by Guest Contributor Monica Roberts, originally published at TransGriot
One of the beauties of surfing the Net is that from time to time, you’ll stumble across a nugget of history or some photo that you weren’t even aware existed.
I’ve mentioned that JET, EBONY and the now defunct HUE magazines when they first started back in the day served as historical chroniclers of the Black experience in America. Google just negotiated a deal in which they will be digitizing pre-1960′s EBONY and JET magazines so that you can access their content on the Net.
One of the things I discovered to my delight is that in order to fulfill their mission of documenting the Black experience, EBONY and JET also covered events and discussed Black GLBT issues.
In addition to asking pointed questions about the Black GLBT experience, they also covered the New York and Chicago drag balls as well.
The other night while searching through Flickr and other places for photos of African-American transwomen for future posts, I stumbled across some African-American transgender history.
Most of it is the coverage of Chicago’s Finnies Ball and the New York ones. I chuckled when I saw the HUE article that asks if you can tell the difference between female illusionists and genetic women.
I also noted the incorrect pronouns and the ‘her’ in quotation marks used in some of the articles.
While it was atrocious in the 50′s, I noted that by the 70′s, JET was doing a better job of discussing transgender issues with accuracy and sensitivity two decades before the AP Stylebook guidelines even were published.
But unfortunately some of the attitudes reflected in those articles are still expressed by some of my people.
Some of my peeps think that me and my fellow transpeople aren’t serious about this path we’re taking, or think it’s a joke.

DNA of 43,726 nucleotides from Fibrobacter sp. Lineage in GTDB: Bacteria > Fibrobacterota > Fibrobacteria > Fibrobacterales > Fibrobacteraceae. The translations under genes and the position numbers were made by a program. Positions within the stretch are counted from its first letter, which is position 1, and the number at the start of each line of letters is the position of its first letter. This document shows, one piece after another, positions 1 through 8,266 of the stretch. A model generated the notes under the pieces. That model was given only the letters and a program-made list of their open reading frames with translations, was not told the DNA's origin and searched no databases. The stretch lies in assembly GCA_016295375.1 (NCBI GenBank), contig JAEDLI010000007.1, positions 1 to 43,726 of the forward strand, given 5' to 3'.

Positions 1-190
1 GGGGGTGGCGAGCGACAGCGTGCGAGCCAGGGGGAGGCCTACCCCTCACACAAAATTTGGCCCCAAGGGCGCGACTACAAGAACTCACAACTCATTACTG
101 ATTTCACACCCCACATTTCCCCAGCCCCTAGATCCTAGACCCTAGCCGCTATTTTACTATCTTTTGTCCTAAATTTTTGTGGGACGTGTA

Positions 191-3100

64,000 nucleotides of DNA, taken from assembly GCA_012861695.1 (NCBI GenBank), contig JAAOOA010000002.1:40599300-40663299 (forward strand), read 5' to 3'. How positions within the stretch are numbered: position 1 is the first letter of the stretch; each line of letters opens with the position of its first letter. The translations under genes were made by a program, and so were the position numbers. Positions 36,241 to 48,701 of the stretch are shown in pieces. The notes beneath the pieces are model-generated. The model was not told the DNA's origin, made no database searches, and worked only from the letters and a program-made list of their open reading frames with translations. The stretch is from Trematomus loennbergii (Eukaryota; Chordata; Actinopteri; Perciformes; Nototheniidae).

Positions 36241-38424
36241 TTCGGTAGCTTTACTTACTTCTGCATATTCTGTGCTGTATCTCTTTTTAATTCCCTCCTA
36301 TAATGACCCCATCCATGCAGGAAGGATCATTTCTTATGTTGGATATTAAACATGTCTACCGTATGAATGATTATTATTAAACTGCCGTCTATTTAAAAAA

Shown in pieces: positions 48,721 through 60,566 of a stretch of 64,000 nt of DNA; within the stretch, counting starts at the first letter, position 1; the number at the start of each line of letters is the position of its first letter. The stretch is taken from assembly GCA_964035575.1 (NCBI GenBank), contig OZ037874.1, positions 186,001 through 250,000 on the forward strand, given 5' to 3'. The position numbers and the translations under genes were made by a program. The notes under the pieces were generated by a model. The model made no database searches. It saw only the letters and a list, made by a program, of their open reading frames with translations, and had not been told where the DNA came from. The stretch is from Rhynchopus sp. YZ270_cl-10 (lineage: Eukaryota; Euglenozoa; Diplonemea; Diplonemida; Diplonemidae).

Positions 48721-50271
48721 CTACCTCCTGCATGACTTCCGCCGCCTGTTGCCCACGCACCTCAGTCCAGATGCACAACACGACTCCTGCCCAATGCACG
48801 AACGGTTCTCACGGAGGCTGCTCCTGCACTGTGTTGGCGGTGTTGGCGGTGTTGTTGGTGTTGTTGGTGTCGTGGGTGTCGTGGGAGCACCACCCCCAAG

It’s serious business. Why would anyone subject themselves to the amount of ridicule, physical violence and abuse if they weren’t serious about this?
The other fallacy that keeps popping up is that Black transgender people are a new phenomenon. These articles dating back to the early 50′s and the history of the Harlem Renaissance say otherwise.
(Photo Credit: Ebony, Jet, and Hue Magazines)
About This BlogRacialicious is a blog about the intersection of race and pop culture. Check out our daily updates on the latest celebrity gaffes, our no-holds-barred critique of questionable media representations, and of course, the inevitable
Keanu ReevesJohn Cho newsflashes.
Latoya Peterson (DC) is the Owner and Editor (not the Founder!) of Racialicious, Arturo García (San Diego) is the Managing Editor, Andrea Plaid (NYC) is the Associate Editor. You can email us at firstname.lastname@example.org.
The founders of Racialicious are Carmen Sognonvi and Jen Chau. They are no longer with the blog. Carmen now runs Urban Martial Arts with her husband and blogs about local business. Jen can still be found at Swirl or on her personal blog. Please do not send them emails here, they are no longer affiliated with this blog.
Comments on this blog are moderated. Please read our comment moderation policy.
Use the "for:racialicious" tag in del.icio.us to send us tips. See here for detailed instructions.
Interested in writing for us? Check out our submissions guidelines.
Follow Us on Twitter!
- croquet on Voices: Nelson Mandela (1918-2013)
- Shazza on The Racialicious Links Roundup 12.5.13: Black Twitter, Black Academics, Iran, Chicago and Elan Gale
- nicthommi on Comedian Aamer Rahman Explains “Reverse Racism”
- the_miekster on Race + The Netherlands: Resistance, Lost in Translation
- moniyer on Race + The Netherlands: Resistance, Lost in Translation
- The Walking Dead Roundtable: 4.8 “Too Far Gone”
- Voices: Nelson Mandela (1918-2013)
- The Racialicious Links Roundup 12.5.13: Black Twitter, Black Academics, Iran, Chicago and Elan Gale
- On Disability and Cartographies of Difference
- A Muslimah’s Guide to Rocking the World
- Quoted: Dr. David Leonard Pens Open Letter to Marissa Alexander
- The Acclaimed Web Series Black Folks Don’t Returns for a Third Season
- Comedian Aamer Rahman Explains “Reverse Racism”
TagsABC activism advertising african-american asian asian-american barack obama black celebrities comedy diversity fashion feminism film gender glbt HBO hip hop hispanic history hollywood identity interracial relationships Kerry Washington latino media mixed race movies music muslim politics race racial stereotypes racism religion Scandal sex sexism sexual stereotypes stereotypes True Blood tv Uncategorized white youtube